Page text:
Time to head to Rainier, and FAST! I packed my stuff and was out the door just after 11am, even though a final glance at that webcam showed that the clouds had closed back in. A quick drive under almost entirely cloudy skies brought me to the first large areas of blue sky just inside the northeast park entrance by 12:45pm. I drove a half-mile past the turnoff to White River on SR 410 to the fine viewpoint looking up the river valley at Rainier: not bad at all, mostly sunny, a few clouds, but most of the Mountain was out!
View from a half-mile south of the White River turnoff on SR 410.
The clearest view of the whole day, at 1pm from just before White River CG.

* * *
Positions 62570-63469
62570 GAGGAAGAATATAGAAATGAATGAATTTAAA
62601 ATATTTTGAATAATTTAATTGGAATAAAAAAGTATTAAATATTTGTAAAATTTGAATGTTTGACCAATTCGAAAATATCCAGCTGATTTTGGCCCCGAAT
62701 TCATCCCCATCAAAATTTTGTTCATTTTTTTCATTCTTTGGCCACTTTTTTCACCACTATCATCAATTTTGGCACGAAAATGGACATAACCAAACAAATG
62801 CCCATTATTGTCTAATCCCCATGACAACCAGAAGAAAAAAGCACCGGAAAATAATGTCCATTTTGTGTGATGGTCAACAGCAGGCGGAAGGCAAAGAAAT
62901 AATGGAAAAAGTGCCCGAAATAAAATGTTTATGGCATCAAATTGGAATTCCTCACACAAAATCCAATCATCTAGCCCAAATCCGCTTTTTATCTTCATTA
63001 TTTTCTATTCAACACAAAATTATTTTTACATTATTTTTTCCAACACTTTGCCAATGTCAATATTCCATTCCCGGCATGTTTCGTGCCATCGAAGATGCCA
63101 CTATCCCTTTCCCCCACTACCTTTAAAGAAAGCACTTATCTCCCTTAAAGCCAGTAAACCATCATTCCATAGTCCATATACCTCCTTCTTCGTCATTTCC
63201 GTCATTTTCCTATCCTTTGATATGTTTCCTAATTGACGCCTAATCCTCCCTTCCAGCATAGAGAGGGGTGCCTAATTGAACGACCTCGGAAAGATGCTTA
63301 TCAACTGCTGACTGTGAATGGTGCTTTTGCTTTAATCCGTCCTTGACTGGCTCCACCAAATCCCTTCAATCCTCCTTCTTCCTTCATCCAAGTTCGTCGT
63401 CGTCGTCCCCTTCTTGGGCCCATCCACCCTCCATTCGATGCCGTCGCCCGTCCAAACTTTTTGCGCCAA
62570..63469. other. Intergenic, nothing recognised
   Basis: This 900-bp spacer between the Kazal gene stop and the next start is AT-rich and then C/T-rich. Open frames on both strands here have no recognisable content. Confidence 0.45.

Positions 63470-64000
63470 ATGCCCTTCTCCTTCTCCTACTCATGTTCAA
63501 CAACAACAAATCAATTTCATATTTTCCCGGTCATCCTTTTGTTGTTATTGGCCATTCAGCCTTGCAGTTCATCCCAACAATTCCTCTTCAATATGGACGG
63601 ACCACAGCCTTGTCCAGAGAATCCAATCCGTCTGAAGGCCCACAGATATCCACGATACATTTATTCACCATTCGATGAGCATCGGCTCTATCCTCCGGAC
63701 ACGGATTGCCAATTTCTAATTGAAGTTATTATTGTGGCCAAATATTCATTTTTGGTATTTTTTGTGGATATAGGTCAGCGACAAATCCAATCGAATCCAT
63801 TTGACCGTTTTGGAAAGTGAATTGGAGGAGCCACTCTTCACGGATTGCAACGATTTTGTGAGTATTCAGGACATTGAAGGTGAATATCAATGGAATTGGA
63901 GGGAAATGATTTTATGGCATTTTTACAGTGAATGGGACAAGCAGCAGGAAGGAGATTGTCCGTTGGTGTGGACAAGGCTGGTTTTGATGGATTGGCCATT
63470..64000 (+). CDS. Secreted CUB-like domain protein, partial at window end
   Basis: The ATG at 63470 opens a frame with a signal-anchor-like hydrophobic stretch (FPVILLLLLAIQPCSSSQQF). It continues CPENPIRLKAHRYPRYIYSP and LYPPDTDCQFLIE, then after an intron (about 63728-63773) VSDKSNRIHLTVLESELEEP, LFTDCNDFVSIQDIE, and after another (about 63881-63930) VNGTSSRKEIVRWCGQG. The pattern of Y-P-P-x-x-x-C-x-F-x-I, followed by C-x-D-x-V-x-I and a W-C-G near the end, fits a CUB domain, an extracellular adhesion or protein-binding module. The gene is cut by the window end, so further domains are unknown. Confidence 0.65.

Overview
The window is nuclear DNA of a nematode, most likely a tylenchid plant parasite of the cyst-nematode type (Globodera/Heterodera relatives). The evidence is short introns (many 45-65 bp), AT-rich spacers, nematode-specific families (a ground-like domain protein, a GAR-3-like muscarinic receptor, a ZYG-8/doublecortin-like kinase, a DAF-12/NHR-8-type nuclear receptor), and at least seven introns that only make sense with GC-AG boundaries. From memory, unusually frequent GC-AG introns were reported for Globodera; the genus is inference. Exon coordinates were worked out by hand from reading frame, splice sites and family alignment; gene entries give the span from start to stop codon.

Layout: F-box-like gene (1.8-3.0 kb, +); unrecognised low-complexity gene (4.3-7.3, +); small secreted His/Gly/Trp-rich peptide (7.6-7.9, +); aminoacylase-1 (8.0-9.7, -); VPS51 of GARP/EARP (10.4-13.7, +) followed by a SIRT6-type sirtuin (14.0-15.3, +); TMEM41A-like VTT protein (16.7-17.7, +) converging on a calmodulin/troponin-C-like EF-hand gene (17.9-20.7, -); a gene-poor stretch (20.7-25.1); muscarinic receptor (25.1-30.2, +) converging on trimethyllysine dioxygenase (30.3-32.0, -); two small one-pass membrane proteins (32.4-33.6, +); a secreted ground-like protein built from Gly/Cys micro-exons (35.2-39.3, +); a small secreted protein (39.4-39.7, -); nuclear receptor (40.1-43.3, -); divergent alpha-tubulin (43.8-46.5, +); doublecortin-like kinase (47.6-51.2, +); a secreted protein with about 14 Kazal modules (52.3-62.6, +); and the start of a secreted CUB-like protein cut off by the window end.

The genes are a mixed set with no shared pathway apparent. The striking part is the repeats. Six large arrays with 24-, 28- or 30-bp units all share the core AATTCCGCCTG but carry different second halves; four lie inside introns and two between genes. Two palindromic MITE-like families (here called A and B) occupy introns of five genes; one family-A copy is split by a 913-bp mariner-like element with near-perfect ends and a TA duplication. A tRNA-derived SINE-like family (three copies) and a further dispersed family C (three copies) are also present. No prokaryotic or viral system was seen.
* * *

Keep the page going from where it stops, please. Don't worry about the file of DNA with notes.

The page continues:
I reached the 4300 ft White River CG just after 1pm, and quickly geared up. It was late in the day, but sunset wasn't until 9pm and I figured I'd be able to reach Steamboat Prow (9700 ft) or Camp Schurman (9500 ft, but farther) in about 4 hours, leaving plenty of time to ski back down. But 10 minutes later, a friend showed up semi-unexpectedly, and we decided to head up together. We finally started up the trail at 2pm, with me skinning up on 1-3 ft of very solid, continuous-looking snowpack. But alas, the first bare patch was only a quarter-mile away, and although I skinned across this and several others (including a wet creek crossing with an awkward fall), it was clear that skinning would soon be impossible on the flood-ravaged (Nov 2006) portions of the trail. We passed a couple of skiers hiking out, who confirmed that truly continuous snow lay almost 2 miles ahead, just after a large mudslide. So skis on the pack, and on up the temporary trail, marked with copious amounts of yellow "CAUTION" tape. In general, the temporary sections of tread are in good shape, much better than the last time I went this way on July, 4, 2007 to ski the Emmons, and the trail presents little difficulty even for those carrying skis on the pack and hiking in ski boots.